Matthew J. Taylor, PT, PhD, C-IAYT is a yoga safety expert, advisor to and past president of the International Association of Yoga Therapists, Accessible Yoga board member, and a yoga policy consultant. He directs SmartSafeYoga.com and authored the book Yoga Therapy as a Creative Response to Pain (Singing Dragon, 2018), as well as over 40 other publications.
In this video, Matt provides some practical information and tips on keeping yoga teaching simple and efficient, while remaining inclusive towards all students.
Yoga Therapy as a Creative Response to Pain
Matthew J. Taylor. Foreword by John Kepner
A guide that supports yoga therapists in creating a programme of care for those living with chronic pain, through bringing pain science, creativity and yoga together for the first time. It provides the skills and knowledge to create an environment that restores hope and meaning as well as practical guidance. Read more
Originally a professional dancer, Catherine discovered yoga as a teenager. Practicing for over 35 years, she has explored everything from Sivananda to Astanga before gravitating to the teachings of Vanda Scaravelli.
Catherine’s practice and teaching focuses on deepening physical awareness and alignment to reveal the natural freedom of the body, particularly the spine. She teaches regular weekly classes in London at triyoga and the Life Centre and leads retreats worldwide. She created the first Scaravelli-inspired immersion course.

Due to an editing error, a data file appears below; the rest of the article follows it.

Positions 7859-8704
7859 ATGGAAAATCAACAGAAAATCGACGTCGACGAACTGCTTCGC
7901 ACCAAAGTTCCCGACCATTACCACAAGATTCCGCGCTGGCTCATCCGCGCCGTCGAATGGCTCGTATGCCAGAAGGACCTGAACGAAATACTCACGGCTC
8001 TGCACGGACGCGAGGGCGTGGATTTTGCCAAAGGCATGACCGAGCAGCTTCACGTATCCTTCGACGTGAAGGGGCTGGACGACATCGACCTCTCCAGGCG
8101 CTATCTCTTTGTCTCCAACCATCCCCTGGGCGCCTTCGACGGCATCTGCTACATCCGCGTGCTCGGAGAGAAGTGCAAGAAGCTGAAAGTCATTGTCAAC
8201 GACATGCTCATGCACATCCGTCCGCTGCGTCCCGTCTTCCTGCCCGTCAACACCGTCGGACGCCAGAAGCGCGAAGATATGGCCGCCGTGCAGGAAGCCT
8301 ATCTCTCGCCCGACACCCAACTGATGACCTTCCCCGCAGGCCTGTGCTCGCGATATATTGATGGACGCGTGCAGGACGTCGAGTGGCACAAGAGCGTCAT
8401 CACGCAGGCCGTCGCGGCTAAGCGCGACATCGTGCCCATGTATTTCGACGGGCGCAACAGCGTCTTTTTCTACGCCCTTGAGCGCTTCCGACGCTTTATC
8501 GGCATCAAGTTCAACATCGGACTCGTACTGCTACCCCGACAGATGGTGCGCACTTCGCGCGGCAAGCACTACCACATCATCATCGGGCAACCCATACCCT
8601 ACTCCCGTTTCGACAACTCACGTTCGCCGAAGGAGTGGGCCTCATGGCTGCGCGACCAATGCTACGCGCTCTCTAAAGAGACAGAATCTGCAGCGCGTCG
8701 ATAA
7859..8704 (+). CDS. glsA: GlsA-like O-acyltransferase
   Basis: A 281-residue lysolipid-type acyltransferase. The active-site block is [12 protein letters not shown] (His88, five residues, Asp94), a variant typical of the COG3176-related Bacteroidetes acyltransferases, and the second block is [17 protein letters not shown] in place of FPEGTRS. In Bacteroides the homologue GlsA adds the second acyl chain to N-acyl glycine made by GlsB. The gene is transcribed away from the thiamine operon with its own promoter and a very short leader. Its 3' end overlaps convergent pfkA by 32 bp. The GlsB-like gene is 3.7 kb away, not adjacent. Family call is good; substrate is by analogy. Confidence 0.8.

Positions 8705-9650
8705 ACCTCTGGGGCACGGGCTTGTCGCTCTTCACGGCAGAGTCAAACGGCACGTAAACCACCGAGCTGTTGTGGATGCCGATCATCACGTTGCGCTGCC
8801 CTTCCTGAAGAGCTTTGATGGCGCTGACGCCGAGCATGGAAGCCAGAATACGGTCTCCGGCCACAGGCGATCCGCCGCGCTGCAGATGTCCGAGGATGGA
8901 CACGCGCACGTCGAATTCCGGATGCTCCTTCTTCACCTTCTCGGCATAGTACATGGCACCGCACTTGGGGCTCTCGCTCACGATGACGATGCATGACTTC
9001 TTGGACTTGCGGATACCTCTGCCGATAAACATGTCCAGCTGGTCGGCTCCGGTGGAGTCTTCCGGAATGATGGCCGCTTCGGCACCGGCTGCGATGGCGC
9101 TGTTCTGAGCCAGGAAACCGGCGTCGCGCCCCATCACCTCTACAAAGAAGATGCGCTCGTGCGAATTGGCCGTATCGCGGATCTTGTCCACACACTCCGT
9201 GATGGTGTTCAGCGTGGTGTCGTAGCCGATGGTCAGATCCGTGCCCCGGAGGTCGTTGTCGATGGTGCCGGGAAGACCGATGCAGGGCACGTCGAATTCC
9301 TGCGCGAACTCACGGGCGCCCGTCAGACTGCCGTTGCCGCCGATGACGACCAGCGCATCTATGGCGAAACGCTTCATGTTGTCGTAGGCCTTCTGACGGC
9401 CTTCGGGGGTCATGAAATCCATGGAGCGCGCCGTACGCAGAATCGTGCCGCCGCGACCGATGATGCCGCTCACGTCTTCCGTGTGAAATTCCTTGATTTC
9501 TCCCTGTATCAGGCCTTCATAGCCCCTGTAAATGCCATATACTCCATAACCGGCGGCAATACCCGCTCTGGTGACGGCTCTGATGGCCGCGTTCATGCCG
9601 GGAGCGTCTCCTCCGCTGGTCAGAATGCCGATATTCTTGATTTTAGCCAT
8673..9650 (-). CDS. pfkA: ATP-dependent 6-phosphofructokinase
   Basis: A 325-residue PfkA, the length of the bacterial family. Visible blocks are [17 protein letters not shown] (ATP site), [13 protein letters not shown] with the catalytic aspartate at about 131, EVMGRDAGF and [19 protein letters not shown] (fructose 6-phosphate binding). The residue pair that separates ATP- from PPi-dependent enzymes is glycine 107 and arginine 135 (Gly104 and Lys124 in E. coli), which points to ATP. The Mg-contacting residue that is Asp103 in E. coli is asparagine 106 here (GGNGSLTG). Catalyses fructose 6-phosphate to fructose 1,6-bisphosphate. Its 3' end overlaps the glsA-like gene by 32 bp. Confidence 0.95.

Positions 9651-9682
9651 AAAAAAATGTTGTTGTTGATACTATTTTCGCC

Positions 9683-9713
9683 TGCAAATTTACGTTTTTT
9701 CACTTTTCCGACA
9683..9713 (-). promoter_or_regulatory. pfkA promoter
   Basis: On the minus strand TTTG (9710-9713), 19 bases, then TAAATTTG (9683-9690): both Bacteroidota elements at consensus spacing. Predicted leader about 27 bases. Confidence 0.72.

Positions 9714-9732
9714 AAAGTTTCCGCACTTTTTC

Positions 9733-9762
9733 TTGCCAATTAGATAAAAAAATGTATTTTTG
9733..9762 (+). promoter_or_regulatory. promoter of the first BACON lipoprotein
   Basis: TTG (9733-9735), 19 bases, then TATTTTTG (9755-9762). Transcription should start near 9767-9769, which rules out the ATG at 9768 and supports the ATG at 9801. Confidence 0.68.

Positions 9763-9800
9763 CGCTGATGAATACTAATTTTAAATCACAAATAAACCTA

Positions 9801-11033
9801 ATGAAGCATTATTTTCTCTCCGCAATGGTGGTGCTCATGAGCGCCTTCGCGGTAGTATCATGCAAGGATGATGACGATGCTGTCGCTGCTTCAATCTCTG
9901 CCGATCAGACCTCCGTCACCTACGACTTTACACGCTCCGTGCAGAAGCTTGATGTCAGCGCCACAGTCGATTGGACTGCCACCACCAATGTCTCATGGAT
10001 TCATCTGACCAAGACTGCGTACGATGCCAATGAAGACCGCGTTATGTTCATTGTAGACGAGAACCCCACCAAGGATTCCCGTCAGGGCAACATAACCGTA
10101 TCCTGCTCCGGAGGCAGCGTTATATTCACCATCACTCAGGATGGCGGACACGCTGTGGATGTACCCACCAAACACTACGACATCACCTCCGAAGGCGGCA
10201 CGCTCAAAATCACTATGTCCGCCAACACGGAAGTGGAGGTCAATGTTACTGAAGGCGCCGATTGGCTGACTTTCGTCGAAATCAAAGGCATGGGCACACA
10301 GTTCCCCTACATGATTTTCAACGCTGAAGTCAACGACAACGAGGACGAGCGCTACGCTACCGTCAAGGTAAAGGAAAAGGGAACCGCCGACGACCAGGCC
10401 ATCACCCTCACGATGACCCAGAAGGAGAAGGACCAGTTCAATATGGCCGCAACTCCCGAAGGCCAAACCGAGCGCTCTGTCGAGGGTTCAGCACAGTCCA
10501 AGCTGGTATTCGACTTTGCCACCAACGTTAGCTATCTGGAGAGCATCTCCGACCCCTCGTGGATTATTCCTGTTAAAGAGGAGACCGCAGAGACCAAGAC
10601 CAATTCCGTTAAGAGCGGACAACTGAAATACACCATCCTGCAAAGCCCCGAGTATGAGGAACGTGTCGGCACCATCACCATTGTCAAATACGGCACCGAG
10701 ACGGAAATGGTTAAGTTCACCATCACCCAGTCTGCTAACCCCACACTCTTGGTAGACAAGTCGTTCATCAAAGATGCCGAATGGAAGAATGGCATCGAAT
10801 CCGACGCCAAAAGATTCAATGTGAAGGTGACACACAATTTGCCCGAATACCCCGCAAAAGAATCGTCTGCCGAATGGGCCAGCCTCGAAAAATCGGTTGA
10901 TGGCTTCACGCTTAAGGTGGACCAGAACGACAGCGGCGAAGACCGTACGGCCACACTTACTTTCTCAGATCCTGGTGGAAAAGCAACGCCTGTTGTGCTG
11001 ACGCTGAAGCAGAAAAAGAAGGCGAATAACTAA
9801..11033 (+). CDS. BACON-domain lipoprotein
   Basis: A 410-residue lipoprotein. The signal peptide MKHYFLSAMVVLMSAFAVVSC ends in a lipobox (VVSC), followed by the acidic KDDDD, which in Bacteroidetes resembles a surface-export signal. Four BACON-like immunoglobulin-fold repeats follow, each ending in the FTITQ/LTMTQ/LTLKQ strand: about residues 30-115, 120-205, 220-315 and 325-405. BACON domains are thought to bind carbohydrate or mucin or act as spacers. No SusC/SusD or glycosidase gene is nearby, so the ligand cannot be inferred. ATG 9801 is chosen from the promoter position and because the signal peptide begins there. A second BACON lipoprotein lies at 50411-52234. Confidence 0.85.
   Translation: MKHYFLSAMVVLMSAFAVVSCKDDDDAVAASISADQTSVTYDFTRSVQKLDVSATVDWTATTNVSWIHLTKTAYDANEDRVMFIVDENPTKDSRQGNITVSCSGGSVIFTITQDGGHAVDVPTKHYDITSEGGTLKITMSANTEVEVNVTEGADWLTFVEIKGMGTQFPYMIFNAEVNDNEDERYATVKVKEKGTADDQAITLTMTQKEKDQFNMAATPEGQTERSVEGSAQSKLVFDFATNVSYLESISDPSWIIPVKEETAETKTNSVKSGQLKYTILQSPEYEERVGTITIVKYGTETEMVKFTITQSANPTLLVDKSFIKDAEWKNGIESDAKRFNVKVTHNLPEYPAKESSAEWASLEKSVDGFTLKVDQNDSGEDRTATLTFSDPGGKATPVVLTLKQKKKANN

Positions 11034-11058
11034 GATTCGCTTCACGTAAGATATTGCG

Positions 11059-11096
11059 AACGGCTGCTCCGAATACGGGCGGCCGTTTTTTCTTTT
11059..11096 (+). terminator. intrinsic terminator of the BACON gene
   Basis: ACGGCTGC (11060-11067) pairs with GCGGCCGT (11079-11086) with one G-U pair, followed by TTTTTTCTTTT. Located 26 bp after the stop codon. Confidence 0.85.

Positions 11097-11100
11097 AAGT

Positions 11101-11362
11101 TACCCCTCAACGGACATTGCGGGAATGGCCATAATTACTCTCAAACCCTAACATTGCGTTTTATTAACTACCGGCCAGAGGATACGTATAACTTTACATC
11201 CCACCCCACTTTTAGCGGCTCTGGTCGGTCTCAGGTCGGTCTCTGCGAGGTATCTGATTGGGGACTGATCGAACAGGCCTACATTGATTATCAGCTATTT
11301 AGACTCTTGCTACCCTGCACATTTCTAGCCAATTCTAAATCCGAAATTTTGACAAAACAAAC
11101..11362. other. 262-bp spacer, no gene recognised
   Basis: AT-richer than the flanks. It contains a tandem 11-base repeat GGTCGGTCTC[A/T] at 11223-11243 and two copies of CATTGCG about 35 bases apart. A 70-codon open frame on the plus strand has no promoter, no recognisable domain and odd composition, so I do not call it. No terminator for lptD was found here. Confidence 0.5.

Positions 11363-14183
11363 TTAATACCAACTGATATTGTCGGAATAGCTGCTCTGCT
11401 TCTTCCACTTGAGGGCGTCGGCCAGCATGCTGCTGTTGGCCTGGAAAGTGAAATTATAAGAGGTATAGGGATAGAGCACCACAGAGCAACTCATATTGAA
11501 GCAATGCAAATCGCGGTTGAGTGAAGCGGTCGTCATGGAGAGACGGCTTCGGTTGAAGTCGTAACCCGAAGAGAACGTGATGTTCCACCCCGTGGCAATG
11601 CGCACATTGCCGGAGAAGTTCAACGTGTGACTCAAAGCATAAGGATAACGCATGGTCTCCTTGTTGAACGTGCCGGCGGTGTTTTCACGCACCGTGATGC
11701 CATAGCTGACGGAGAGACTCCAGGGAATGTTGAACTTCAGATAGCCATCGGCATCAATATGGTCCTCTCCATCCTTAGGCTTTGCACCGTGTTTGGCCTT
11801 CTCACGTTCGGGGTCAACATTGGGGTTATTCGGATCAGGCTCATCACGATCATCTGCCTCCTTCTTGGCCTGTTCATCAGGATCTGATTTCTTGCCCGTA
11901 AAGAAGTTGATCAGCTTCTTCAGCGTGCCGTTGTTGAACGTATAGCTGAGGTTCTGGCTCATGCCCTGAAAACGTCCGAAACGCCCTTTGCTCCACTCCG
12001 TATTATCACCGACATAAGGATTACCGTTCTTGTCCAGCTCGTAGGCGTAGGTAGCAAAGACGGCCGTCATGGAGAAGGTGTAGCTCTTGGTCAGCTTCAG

These remarks are based on my 17 years as an expert witness in yoga injury cases and yoga safety advocate. This is not legal advice nor counsel because I’m not an attorney, but reflects my understanding from working with attorneys as to what they look for and utilize in either defending or prosecuting a matter. These remarks also reveal my deep biases as a “recovering manual physio” and how yoga differs, at least philosophically, from other practices.
The Hot Topic of Touch and Consent in Yoga
If there ever was a veneer of “purity” around yoga teachers and gurus in yoga’s reemergence in the 20th century, it’s now long gone in the first part of the 21st century… and “good riddance”!
So much so, that touch and consent are now very popular topics in the yoga world. I won’t be covering the sordid details here. You can easily find them online. Rather, I want to spotlight the importance of both students and yoga professionals being clear how important having high standards around touch and consent are to making yoga inclusive.
Let’s briefly look at how they influence yoga inclusivity, some points to consider in developing your own standards/boundaries, and a few take-away action steps to consider. May this fuel many deeper conversations… Continue reading →